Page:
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After 20 hours I am so tired of Assassin's Creed: Shadow of Arkham that I am uninstalling it. I have no intention to return to the game and regret the time I spent with it.  Gameplay Gameplay-wise, Shadow of Mordor is an exhibition of achievements of game development of the past few years. Roughly speaking, it's 49% Assassin's Creed, 49% Batman Arkham series and 2% of its own. The Assassin's Creed part is effortless parkour, climbing towers and “synchronizing” for fast-travel and stealth with a few ways to distract and eliminate foes. Although I must admit that stealth here is more inventive than in AC, it's not just whistle, wait, one-button kill, rinse and repeat. At least later in the game you'll be given more tools to assassinate: such as poisoning the beverage and controlling uruks. If you fail at stealth, here comes the Batman Arkham part. The combat is a shameless copy-paste and works like this: counter every time you see a prompt, attack every time no one is attacking you, perform a special attack every 5 blows, rinse and repeat.  Nevertheless, I must give credit that the combat is actually fun and made me stay with the game for so long. It feels good to chain combos, the killing animations are satisfying and varied and there are quite a few special moves that you are going to like to perform. But when it's the only thing that makes you stay, it starts feeling repetitive after a while too. I can ruin this for you before you play, just watch the 404 hits combo below and you'll know just about everything the combat has to offer. Story The 2% come in the Nemesis system, the gimmick that journalists went on and on about and that actually made me play the game. It generates random uruks for each playthrough, bestows unique strengths on them and cripples them with unique weaknesses. These uruks have been fighting for power and will always be, and you act as a disrupting force which shakes up their hierarchy as you please. The problem was that I didn't want to.  I read dozens of nemesis stories on the web before playing Middle-earth: Shadow of Mordor, and all claimed what a unique experience it was to gain a mortal enemy that kept coming back from the dead to face you once again or to bind with an uruk and stay in this love-hate relationship for hours. Perhaps I was too good at the game, was I? I never had an uruk to live long enough for me to get to know him. They all were just expendables, and I cut through the cannon fodder of Mordor with ease. To be honest, I died more from the deadly fauna of Mordor than uruks. At the same time, bumping up the difficulty seemed strange as I understood that more hit-points would not be likely to breathe in more personality into random-generated uruks. What's left from Shadow of Mordor if you remove the “make your own story” gimmick? Not much, I must say. The characters were uninspired, the storyline was hard to follow and slow to progress, and the twists were simply not there. The story is pieces of Tolkien fan service scattered around the dull bloody cursed land. The first major character you meet is, of course, Gollum with the exact voice, moves, and looks of that from the film. I completed more than half of the storyline and Shadow of Mordor was a parody of Tolkien which distorted every stylistic or narrative trope of the source material. It's not necessarily a bad thing and I, in fact, have never been a fan of the Lord of the Rings universe, but it was a weird mix of fan service and negation of Tolkien at the same time. Atmosphere Middle-earth: Shadow of Mordor is a very stressful game. It has no ups, the music is always tormented strings and dark ambient effects. It makes you paranoid, you scout for safe places when you start playing but soon you realize that the only places where you can rest are forge towers (fast-travel points) and the pause screen. Does it make you FEEL like you are in Mordor? Yes, and this is a good thing. Does it make a game enjoyable? No.  This was, perhaps, the main reason I am dropping the game with no intention to play it. I don't mind repetitive and plagiarized gameplay, after all, there are only so many things you can do in action-adventure games targeted at a wide audience. I can tolerate the dull story and even no story at all in an action-adventure game. But I can't play something that is so hostile, unwelcoming and unrewarding. You can't conquer this world, you can only make a dent in the army of Sauron, which will soon be replenished by new random-generated uruks.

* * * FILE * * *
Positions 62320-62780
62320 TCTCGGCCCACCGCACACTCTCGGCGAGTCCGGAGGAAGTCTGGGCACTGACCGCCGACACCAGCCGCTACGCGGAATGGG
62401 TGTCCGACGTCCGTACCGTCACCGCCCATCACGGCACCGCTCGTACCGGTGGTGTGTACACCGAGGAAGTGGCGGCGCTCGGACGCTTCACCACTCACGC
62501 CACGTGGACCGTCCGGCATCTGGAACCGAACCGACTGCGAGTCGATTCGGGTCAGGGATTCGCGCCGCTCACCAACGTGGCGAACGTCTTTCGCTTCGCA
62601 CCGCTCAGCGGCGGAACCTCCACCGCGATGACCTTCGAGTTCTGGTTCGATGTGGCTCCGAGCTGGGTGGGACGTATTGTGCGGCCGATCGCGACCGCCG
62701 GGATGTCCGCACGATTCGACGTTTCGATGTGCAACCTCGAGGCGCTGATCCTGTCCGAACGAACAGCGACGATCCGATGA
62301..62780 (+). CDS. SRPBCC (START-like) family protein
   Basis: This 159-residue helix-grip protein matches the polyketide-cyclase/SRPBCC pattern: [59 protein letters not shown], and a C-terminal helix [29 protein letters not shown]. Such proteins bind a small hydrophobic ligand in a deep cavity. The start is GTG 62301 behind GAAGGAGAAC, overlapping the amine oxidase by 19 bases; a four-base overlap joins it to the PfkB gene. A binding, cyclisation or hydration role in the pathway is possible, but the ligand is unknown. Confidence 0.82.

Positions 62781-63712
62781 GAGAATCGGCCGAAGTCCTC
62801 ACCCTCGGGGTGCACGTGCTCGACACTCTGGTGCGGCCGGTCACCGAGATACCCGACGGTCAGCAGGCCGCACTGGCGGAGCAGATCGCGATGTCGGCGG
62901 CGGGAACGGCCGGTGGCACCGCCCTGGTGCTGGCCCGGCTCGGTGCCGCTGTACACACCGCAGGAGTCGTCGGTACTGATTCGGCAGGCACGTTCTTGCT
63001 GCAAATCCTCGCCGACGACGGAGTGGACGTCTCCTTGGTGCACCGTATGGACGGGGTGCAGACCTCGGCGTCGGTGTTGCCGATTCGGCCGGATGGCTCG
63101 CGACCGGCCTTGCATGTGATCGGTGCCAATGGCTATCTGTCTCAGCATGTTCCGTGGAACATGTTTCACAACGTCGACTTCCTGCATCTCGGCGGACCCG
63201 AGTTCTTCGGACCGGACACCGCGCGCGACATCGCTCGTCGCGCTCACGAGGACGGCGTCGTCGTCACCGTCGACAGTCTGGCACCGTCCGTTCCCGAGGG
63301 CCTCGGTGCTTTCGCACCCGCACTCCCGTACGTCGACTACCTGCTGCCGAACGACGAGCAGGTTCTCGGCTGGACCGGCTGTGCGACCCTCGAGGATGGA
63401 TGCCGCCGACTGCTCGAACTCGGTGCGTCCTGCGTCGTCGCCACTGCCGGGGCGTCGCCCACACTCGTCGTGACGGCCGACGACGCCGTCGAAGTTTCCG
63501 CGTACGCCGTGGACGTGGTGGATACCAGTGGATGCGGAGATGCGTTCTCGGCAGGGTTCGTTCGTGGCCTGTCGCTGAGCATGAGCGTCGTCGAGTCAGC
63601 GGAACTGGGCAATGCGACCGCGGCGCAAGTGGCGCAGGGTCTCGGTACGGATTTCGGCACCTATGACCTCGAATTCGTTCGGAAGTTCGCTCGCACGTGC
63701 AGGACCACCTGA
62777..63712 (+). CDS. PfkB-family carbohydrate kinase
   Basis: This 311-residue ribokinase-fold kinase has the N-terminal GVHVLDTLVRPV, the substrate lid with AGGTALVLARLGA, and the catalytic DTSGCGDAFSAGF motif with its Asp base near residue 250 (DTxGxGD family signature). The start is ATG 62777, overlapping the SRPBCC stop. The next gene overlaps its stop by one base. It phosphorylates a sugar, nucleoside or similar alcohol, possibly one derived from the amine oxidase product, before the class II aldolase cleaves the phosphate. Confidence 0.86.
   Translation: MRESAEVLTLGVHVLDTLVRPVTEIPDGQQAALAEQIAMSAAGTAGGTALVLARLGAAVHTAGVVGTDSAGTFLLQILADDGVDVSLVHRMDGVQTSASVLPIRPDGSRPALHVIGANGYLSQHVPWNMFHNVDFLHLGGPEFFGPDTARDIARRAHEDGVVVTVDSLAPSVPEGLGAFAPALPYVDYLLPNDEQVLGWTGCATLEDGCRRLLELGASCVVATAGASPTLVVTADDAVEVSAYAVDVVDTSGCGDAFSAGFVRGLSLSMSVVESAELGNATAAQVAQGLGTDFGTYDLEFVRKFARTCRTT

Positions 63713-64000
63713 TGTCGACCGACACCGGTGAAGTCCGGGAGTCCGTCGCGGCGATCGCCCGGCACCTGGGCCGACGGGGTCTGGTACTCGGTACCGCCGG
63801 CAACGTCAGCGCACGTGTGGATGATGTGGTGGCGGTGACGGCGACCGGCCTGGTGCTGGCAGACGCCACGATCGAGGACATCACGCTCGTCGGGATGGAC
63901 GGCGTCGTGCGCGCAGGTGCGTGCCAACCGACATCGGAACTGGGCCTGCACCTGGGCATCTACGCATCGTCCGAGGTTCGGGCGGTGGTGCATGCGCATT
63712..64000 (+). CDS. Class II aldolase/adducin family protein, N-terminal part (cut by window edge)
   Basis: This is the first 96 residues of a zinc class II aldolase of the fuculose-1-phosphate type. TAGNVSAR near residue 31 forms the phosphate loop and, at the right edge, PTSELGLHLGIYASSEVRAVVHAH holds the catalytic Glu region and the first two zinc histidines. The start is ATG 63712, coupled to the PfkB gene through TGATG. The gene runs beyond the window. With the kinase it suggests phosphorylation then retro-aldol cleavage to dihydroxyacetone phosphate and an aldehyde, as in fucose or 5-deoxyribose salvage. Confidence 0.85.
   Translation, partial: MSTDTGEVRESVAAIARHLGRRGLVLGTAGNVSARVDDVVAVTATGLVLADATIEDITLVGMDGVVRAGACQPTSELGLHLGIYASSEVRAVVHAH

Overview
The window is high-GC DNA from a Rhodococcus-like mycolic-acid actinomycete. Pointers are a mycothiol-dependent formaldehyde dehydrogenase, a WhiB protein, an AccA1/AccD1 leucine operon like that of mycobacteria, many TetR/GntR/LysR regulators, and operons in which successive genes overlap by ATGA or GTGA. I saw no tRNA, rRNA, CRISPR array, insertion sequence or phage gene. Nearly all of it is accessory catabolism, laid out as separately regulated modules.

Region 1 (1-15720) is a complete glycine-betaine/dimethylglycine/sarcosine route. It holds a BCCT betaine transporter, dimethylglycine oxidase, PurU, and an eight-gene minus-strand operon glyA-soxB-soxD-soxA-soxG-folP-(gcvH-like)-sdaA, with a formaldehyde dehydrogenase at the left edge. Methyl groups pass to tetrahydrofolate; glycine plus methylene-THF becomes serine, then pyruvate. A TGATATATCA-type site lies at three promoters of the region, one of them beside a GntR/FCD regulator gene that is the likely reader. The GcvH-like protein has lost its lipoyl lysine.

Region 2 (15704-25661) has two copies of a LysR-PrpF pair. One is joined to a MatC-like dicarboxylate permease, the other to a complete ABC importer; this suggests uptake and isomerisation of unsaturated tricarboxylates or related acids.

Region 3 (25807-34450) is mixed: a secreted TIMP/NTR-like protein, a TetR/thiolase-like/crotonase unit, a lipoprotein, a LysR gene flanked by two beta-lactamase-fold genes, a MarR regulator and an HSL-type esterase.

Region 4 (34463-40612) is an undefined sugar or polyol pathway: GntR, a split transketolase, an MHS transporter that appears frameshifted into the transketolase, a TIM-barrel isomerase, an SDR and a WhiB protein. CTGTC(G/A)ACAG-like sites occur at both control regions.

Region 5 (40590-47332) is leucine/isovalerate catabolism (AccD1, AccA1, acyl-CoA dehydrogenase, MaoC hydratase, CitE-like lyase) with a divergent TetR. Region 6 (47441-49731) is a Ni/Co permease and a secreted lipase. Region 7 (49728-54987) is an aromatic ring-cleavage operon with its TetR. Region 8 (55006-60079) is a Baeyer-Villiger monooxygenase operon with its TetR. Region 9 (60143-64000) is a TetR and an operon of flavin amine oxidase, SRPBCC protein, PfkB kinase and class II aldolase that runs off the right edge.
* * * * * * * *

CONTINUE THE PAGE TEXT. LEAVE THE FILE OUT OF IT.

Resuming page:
«Waste of time»
Playing this game in 2018, when it seems every game is open world, is not that exciting. It has all the necessary ingredients for this kind of game, collectibles, various mini-missions, towers to uncover new map parts, but we saw this already in countless other games. What differentiates this game from the crowd is its nemesis system. But the catch is that I didn't like it that much, it's an interesting idea, but not executed too well. The most infuriating thing that it forces to use this system in order to progress the story, one time you have to kill 5 different war chiefs and other time you have to brand them. This is when you can see various design fails of the nemesis system and I almost deleted the game due to these parts.
This game is a bunch of bad decisions. The Arkham Asylum type fighting system makes the gameplay look like a dynamic QTA thing without any choice. It’s ridiculous that the enemies always (like, ALWAYS) attack you one by one while the rest of them are watching your fight. The game is too easy and even if you lose a fight (you must literally drop the controller to lose here), you won’t die - you just get up and run, and, well, you’re safe. Even the graphics are not that good now when we have so much better things on the market, so don’t waste your time here.